Many previous studies have used co-culture with primary astrocytes or astrocyte-conditioned media to enhances BBB characteristics and formation of TJs in brain ECs (Arthur et al., 1987; Isobe et al., 1996; Gaillard et al., 2001). However, some evidence indicates that co-culture with astrocytes or astrocyte-conditioned media didn’t change the expressions of TJs in brain ECs (Brown et al., 2007; Li et al., 2010). The possible reasons for the opposite results may attribute to the variances in the culture models, culture conditions, and cell lines. Thus, the factors produced in the co-cultured environment may affect the BBB permeability. Astrocyte-derived endothelins (ETs), nitric oxide (NO), and vascular endothelial growth factors (VEGFs) cause reduction of TJs and endothelial apoptosis in BBB dysfunction, on the contrary, apolipoprotein E (APOE), insulin-like grow factor-1 (IGF-1), glial-derived neurotrophic factor (GDNF) and retinoic acid (RA) cause increase of TJs and protect ECs, resulting in BBB repair (Michinaga and Koyama, 2019). Astrocytes play a crucial role in pathogenic progression at the acute stages of ICH (Chiu et al., 2017). Astrocytes activity and astrocyte-derived factors are responsible for both BBB destruction and repairment after brain injury (Michinaga and Koyama, 2019). Following ICH, astrocyte-derived matrix metalloproteinases (MMPs) have been reported to aggravate BBB breakdown and brain damage with possible regulation on TJs (Min et al., 2015; Keep et al., 2018). We found that compared with the bEnd3 monoculture group, co-culture with sham-astrocytes didn’t alter the expressions of ZO-1 and claudin-5 in bEnd3 cells, whereas co-culture with ICH-induced astrocytes and vehicle led to a significant decrease in the expressions of ZO-1 and claudin-5 in bEnd3 cells. To investigate the potential factors that may alter the BBB permeability following ICH, we further evaluated the MMP-9 levels in the co-culture medium by ELISA. We found that MMP-9 expression was significantly increased in the ICH group (Supplementary Figure 1) and did not show many alterations under CYC treatment. The multiple factors secreted in the co-culture medium eventually affect the expression of TJs protein and permeability of BBB. Other mechanisms that may affect the BBB integrity in the bEnd3 astrocytes co-culture system still needs experiments in our further study. Also, we found that compared with the co-culture with ICH-induced astrocytes and vehicle, CYC treatment caused a remarkable decrease in the expressions of ZO-1 and claudin-5 in bEnd3 cells, indicating a protective role of astrocytic SHH signaling pathway on ICH by modulating TJs expression.
The SHH pathway is a critical signaling pathway in a variety of diseases, such as asthma, gastrointestinal system, preeclampsia, bladder cancer, and brain injury (Wang et al., 2008, 2019; Amankulor et al., 2009; Sims et al., 2009; Syed et al., 2016; Hu et al., 2017; Qi et al., 2018; Liao et al., 2019). The potential biological mechanisms of the SHH signaling pathway in CNS may be associated with a wide range of pathological processes, such as neurogenesis, anti-oxidation, autophagy, and anti-apoptosis. Several types of research demonstrated that the SHH signaling pathway may be involved in the integrity of BBB and the endogenous anti-inflammatory response to CNS immune attacks (Alvarez et al., 2011; Singh et al., 2016; Zhen et al., 2018). We appreciate these thoughtful comments. Li et al. (2013) reported the role of the SHH signaling pathway in the experimental SAH model, demonstrating that the SHH signaling pathway could be involved in the pathogenesis of SAH, suggesting possible protective effects on the SAH-induced oxidative stress by the PI3K/Akt pathway. Different from the SAH, which mainly affect the subarachnoid space, ICH showed a marked increase in BBB hyperpermeability, brain edema, and neurological deficit after bleeding into the brain parenchyma (Smith and Eskey, 2011). Thus, the possible contribution of the SHH signaling pathway on ICH has been elucidated in our study, clarifying the protective effect of the astrocytic SHH signaling pathway on ICH by TJs regulation. Our study is the first to show that the inhibition of the SHH signaling pathway by CYC significantly aggravates ICH-induced neurological dysfunction, brain edema, hematoma volume, and BBB permeability in mice. Gli-1 is a crucial regulator of BBB integrity and TJs expressions. As an SMO antagonist, CYC can selectively bind to SMO, ultimately lead to the repression of Gli-1 transcription factors into the nucleus, resulting in lower TJs expressions in ECs throughout the ICH-induced damages in vivo and in vitro. The potential mechanism may involve the regulation of TJs expressions in ECs through the SHH-Gli-1 axis, as shown in Figure 7. Our study demonstrates that SHH might be used as a target to protect BBB integrity for early treatment in ICH.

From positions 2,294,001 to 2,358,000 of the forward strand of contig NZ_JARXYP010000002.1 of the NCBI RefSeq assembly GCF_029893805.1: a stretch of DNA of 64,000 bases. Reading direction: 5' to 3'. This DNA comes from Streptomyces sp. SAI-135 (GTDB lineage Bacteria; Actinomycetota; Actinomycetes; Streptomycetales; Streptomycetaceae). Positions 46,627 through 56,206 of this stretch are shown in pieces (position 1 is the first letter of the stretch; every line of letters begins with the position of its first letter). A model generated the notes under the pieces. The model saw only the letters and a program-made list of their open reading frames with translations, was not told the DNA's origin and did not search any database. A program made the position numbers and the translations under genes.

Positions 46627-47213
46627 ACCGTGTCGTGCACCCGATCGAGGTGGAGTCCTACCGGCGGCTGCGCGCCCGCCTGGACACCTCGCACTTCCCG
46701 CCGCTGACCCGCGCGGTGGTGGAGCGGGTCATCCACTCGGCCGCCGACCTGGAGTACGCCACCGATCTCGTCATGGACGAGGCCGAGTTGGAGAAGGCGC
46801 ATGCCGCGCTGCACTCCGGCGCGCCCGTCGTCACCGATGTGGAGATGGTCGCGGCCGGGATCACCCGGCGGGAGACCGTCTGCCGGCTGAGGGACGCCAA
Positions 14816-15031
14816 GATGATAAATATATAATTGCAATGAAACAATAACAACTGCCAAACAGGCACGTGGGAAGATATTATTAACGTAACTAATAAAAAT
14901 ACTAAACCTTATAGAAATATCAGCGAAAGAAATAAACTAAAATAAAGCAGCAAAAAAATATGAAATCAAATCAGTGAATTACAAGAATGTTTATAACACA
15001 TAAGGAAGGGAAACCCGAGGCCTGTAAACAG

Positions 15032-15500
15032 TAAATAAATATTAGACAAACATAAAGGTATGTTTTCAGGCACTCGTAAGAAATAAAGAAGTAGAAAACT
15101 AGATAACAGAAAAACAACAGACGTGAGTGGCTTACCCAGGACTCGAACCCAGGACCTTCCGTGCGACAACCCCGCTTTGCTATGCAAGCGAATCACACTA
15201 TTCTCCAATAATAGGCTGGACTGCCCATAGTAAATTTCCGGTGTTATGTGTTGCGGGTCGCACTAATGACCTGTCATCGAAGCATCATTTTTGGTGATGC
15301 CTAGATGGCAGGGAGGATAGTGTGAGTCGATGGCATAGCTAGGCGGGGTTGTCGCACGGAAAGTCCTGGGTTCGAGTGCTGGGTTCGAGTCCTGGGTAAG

SHH signaling pathway has been considered as vital for BBB function via TJs regulation. In our study, the SHH-Gli axis was shown to be essential for BBB integrity following ICH, since inhibition of SHH led to severer BBB damage. However, it has been reported that SHH-Ptch also contributes to upregulate vascular endothelial grow factor (VEGF), angiopoietins Ang-1 and Ang-2, which participate in the development of vasculature ingrowth and BBB function (Pola et al., 2001). Thus, SHH may play a protective role in BBB integrity also by promoting VEGF, Ang-1, and Ang-2 production. Thus, the SMO-Gli-1-TJ relation in the protective role of astrocytic SHH in BBB integrity still needs further investigation. In our study, further experiments also are needed to clarify the protective role of astrocyte-derived SHH in ICH (i.e., a transgenic mouse line in which the SHH is overexpressed or knocked down in astrocytes). Furthermore, the agonist of the SHH signaling pathway may be used to identify the potential therapeutic property of the SHH signaling pathway in ICH.